Controversial football moments interpreted on the beermats include David Beckham's infamous red card against Argentina in 1998, Zinedine Zidane's bizarre headbutt on Marco Materazzi in 2006, and Diego Maradona's "Hand of God" goal in 1986.
Reid and Stephenson commisioned 20 of their favourite graphic designers, including Yarza Twins, Velvet Spectrum, Brand Nu, Hey Studio, Craig Oldham and Leta and Wade, for the Weird World Cup collection – so each beer mat would be a "completely different style".
"We really wanted a lineup of designers from all over the world so we could bring people together with different backgrounds and upbringings," Reid explained to Dezeen.
"The idea to have a range of designers responding to the brief was critical because every designer has a different favourite moment and a different design approach and I think that is felt throughout the collection."
The idea for the beermats came to the two graphic designers while watching a football match on television together in a London pub.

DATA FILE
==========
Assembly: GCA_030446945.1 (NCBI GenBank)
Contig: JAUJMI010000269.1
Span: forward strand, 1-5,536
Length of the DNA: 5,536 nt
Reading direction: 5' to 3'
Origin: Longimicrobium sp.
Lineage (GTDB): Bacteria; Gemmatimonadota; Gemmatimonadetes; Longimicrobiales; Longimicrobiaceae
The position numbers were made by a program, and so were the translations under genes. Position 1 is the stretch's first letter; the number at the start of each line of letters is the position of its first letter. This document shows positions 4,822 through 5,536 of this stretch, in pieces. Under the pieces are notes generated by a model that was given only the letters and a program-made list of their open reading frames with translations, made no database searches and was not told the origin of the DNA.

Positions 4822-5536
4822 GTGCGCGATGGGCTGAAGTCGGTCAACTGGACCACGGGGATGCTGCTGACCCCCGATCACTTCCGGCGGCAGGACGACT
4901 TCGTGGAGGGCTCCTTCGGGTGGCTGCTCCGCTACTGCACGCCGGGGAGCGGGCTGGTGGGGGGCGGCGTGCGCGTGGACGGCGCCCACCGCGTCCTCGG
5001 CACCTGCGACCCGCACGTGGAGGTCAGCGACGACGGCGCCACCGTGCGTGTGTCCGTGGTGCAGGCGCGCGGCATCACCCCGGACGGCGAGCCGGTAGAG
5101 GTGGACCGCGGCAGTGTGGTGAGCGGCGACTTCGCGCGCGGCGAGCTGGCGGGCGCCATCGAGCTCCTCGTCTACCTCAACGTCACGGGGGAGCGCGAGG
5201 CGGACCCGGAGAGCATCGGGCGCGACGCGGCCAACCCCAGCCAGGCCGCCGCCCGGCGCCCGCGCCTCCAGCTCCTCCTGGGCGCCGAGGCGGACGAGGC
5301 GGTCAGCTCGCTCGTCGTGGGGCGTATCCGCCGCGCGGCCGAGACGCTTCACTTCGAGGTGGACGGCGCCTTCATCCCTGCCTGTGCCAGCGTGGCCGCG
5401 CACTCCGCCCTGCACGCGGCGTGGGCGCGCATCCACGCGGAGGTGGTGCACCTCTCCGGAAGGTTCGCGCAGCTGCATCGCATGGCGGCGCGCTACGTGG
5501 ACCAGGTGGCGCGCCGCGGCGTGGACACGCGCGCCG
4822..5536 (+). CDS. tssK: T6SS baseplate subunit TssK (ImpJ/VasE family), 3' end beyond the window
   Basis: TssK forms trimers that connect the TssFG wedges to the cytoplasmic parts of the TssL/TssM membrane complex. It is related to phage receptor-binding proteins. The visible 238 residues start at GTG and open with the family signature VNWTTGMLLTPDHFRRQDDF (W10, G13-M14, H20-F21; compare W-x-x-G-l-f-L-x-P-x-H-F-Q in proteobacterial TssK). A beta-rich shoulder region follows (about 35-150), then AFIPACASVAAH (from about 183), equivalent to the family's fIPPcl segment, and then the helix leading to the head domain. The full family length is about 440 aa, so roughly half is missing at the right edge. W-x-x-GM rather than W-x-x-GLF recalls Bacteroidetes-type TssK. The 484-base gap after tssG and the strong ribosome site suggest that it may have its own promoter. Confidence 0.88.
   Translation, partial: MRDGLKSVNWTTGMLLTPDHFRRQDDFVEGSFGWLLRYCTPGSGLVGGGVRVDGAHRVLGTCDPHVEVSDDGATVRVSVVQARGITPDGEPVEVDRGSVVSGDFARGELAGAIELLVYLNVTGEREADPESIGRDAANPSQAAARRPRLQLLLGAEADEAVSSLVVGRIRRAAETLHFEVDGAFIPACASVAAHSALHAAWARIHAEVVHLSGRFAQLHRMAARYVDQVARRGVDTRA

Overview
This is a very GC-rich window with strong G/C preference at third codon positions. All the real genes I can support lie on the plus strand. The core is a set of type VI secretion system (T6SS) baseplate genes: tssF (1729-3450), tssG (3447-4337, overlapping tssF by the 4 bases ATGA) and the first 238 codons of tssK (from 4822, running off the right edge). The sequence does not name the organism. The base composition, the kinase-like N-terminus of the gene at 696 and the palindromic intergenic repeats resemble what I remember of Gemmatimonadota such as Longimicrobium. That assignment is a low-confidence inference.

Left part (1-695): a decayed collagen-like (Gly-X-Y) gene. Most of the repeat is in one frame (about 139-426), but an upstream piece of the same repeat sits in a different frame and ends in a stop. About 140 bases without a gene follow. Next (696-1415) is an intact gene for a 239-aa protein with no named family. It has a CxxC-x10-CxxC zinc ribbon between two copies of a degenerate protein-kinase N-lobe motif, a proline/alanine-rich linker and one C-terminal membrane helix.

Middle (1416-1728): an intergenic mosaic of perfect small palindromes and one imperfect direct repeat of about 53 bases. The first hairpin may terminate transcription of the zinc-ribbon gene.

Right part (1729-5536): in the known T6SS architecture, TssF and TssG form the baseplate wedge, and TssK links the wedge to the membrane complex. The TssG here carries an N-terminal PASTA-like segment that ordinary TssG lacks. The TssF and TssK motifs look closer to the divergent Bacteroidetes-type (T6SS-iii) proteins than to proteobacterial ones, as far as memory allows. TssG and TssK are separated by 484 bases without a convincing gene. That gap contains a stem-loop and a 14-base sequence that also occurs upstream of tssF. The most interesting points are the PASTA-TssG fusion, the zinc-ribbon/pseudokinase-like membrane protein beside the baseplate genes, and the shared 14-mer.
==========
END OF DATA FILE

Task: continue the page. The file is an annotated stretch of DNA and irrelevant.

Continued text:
"A football match, pub and pint go hand in hand when it comes to the World Cup so a beermat is a perfect medium to spread the artwork," Stephenson told Dezeen.
"You can imagine one being torn in half or completely destroyed if the game went the wrong way for an angry England fan," " he continued. "We've also had a lot of messages from people buying the beer mats who are scared of spilling their beer over them which is also really funny!"
Humour is a cornerstone of the project, with various designers opting for light-hearted and bizarre moments to base their beer mats on.
Brazillian striker Ronaldo's much-discussed haircut during the 2002 World Cup in Japan and his teammate Rivaldo's playacting against Turkey during the same tournament, are both recreated.
Typography also plays a part in the collection, with lyrics from England winger John Barnes' rap cameo for New Order's World In Motion overlaid on a football pitch, and Uruguayan striker Luis Suarez's surname in a bloodied font – in reference to his bite on Italy's Giorgio Chiellini during the 2014 World Cup.
The beermats are available to purchase online, with all proceeds donated to a fund aiming to raise money for a multi-purpose space in Brixton, London, to be used by Football Beyond Borders, an educational charity which engages with the city's disadvantaged youth via football-based activities.
With the FIFA World Cup 2018 well underway, Dezeen has provided extensive coverage, with a guide to all 32 kits being worn during the tournament and an in-depth look at the 12 stadiums hosting matches in Russia.